• We will assign the responsibility of the buildings and equipment in the village of La Libertad to Gustavo (our main supporter and logistics person in La Libertad) and other villagers
  • We will support Gustavo to develop the “voluntourism” model where people pay (heavily discounted rates) to live in and to volunteer (with assistance from Gustavo) in the village.  

The new volunteer and tourist house in the village

Communication in the Amazon
Communication has been difficult. The internet is slow to the point of being unusable during most of the day in Leticia. While there is an internet connection in the village, which at times is a better connection than in Leticia, there is no person willing to work as the monitor of the computer room (a paid position).
Waiting for my email to load in Leticia
We are working on finding and helping to train a responsible person to maintain the computer room, which is part of the local school, in La Libertad. Having a responsible monitor will bring many benefits to the villagers and to the program.

My Reception in the Village
My arrival to La Libertad was gracious. Gustavo’s sister had been talking with the villagers while I was in the states. She explained the program, our method of supporting business development through education, and from where we receive our money. While there is a ways to go, the relations between the villagers and Amazon Pueblo have improved greatly. Even the chief expressed some remorse at the problems of the preceding summer. Christmas dinner (funded entirely by our Google One Today fundraiser) went well and we hope to expand it to the entire village next year.  READ MORE about the Christmas dinner.

I had planned to stay in La Libertad for two weeks then return to Bogotá, but I extended my visit to six weeks.

Christmas dinner
The narcotics traffickers have left the village. This confirmation was one of the main reasons I needed to go back to La Libertad and to stay for a significant time. The national police from Puerto Narino, a larger tourist town two hours upriver, burned the coca fields and arrested seven villagers from La Libertad. The leaders of the narcos were tipped off before the raid and escaped. They are currently on the wanted list in Colombia, and we hear that they are back in Peru.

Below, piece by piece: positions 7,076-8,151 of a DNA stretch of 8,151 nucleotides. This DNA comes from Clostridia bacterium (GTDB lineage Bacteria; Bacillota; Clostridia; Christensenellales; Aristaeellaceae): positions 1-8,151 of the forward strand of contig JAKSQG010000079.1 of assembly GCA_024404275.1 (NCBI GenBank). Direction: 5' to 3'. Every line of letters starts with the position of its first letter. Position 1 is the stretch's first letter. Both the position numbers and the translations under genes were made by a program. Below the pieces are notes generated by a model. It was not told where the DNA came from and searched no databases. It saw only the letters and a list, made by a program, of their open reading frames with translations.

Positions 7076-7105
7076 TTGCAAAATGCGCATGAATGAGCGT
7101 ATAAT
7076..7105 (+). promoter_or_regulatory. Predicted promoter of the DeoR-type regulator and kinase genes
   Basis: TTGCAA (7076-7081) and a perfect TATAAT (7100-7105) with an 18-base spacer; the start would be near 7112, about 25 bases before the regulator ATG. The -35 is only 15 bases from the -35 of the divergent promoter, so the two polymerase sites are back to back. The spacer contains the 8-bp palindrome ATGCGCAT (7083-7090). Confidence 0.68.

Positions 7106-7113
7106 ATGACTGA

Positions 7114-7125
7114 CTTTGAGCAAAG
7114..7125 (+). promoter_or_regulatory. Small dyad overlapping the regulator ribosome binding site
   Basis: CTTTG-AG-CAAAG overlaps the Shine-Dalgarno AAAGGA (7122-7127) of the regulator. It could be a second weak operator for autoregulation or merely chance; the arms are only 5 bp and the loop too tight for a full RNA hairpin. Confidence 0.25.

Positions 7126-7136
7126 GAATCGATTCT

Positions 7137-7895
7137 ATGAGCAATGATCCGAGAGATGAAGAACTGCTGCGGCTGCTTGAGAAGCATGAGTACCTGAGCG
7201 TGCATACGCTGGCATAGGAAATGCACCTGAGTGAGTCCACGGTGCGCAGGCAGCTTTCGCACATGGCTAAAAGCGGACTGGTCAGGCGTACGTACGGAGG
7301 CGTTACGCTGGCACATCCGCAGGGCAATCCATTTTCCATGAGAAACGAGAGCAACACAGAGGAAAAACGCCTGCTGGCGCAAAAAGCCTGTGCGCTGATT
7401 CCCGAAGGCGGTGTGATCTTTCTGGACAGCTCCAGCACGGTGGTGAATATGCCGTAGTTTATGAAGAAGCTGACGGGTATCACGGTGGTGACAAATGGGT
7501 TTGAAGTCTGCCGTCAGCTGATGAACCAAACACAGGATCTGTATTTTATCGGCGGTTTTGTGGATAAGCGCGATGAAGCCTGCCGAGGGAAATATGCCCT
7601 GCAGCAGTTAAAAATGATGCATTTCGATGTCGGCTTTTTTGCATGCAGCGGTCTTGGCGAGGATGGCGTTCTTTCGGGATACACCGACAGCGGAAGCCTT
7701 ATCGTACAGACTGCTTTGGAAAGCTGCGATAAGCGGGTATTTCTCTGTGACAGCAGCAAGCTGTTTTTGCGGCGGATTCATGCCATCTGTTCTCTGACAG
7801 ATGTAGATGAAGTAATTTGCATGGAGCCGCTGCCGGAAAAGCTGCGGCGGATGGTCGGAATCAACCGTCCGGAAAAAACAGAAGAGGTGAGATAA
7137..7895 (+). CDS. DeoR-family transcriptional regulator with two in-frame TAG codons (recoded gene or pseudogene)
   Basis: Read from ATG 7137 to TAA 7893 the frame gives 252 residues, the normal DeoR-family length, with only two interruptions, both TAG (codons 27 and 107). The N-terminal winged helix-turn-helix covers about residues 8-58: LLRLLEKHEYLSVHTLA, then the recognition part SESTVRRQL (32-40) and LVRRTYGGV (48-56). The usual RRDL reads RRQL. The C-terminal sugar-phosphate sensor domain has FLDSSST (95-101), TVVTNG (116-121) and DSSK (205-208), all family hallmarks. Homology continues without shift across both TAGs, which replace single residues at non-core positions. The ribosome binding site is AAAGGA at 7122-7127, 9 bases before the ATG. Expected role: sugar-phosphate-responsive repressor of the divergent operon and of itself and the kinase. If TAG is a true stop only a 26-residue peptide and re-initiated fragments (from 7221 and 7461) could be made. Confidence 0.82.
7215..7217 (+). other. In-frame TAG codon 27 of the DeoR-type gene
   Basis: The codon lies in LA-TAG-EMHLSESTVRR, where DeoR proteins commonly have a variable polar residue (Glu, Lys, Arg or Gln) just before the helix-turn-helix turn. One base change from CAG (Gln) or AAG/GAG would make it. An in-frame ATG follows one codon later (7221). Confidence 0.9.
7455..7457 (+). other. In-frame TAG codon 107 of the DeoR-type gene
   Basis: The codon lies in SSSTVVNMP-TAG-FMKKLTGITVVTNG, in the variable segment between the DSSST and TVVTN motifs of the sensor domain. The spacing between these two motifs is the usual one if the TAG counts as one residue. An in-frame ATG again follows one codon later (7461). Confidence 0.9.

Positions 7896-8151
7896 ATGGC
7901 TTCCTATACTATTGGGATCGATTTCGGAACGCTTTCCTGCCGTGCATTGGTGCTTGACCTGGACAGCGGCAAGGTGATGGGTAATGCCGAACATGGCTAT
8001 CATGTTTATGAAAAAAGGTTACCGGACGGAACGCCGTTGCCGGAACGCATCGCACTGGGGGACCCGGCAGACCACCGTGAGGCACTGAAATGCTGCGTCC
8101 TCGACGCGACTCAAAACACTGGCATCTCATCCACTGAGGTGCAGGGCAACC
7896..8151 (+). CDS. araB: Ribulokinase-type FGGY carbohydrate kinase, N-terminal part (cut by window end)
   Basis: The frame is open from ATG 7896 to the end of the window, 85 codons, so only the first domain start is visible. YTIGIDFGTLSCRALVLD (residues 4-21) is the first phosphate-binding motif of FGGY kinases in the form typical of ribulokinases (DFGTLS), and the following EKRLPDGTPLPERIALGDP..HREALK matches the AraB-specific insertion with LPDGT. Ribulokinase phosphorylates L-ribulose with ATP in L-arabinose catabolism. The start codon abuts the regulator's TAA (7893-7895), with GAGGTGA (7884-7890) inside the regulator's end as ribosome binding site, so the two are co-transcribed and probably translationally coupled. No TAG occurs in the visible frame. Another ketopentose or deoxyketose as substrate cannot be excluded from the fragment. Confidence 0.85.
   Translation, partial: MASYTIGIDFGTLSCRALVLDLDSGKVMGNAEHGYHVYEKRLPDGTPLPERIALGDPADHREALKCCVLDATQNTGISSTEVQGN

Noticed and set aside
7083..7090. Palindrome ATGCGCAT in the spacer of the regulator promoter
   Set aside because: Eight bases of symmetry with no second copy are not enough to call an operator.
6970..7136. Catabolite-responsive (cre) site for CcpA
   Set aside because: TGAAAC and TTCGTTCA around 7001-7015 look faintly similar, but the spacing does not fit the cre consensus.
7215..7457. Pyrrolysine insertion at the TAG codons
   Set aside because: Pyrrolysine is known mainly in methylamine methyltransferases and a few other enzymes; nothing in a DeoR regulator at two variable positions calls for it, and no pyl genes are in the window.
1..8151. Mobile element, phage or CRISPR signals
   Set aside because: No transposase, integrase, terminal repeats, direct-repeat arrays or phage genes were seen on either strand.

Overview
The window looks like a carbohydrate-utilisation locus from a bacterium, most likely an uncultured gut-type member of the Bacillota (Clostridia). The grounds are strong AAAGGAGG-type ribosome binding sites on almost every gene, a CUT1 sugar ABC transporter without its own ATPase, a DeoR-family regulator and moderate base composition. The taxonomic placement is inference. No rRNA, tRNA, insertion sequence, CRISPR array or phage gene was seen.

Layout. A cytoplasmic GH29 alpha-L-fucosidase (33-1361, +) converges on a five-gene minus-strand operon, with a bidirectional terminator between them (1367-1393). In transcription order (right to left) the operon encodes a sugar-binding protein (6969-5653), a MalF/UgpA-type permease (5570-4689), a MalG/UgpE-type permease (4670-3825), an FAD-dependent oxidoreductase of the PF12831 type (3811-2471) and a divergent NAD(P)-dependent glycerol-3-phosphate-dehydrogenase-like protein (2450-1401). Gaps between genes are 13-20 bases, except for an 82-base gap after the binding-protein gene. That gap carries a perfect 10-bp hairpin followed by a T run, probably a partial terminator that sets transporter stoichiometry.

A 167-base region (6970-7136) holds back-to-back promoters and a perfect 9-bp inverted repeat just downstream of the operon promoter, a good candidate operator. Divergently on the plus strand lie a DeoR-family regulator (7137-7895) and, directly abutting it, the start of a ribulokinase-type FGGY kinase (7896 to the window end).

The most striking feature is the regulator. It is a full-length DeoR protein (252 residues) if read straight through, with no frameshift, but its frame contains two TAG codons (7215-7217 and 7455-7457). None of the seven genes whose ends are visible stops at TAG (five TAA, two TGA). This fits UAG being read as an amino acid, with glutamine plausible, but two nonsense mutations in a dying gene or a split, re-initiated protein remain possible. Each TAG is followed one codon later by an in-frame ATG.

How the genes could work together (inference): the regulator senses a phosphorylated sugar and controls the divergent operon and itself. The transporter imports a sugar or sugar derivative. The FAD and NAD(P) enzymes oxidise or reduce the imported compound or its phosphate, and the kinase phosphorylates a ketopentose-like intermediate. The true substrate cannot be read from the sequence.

The villagers say that the narcos want to kill the chief, whom they blame for the raid. The narcos say that the villagers are “sapos” (snitches). However, the regional government had known about the narcotics operations in La Libertad for at least one year. The regional officials had also been threatening the chief with the removal of the school, stopping aid to families with dependent children, and stopping the social security payments to the elderly villagers. Exactly how the local government expected the villagers to kick out the armed narcotics trafficker (who did not want to leave), I do not know.

We believe that the villagers have learned from this experience. At a minimum, we hope they never allow organized crime to enter the village and to set up operations again

However, as I write this a significant number of villagers, some as young as 12 years-old, are continuing to work picking coca in the fields in Peru. This is work for them and it brings in the money they need to support their families. The pay is not good, but it puts food on the floor. Very few houses have tables.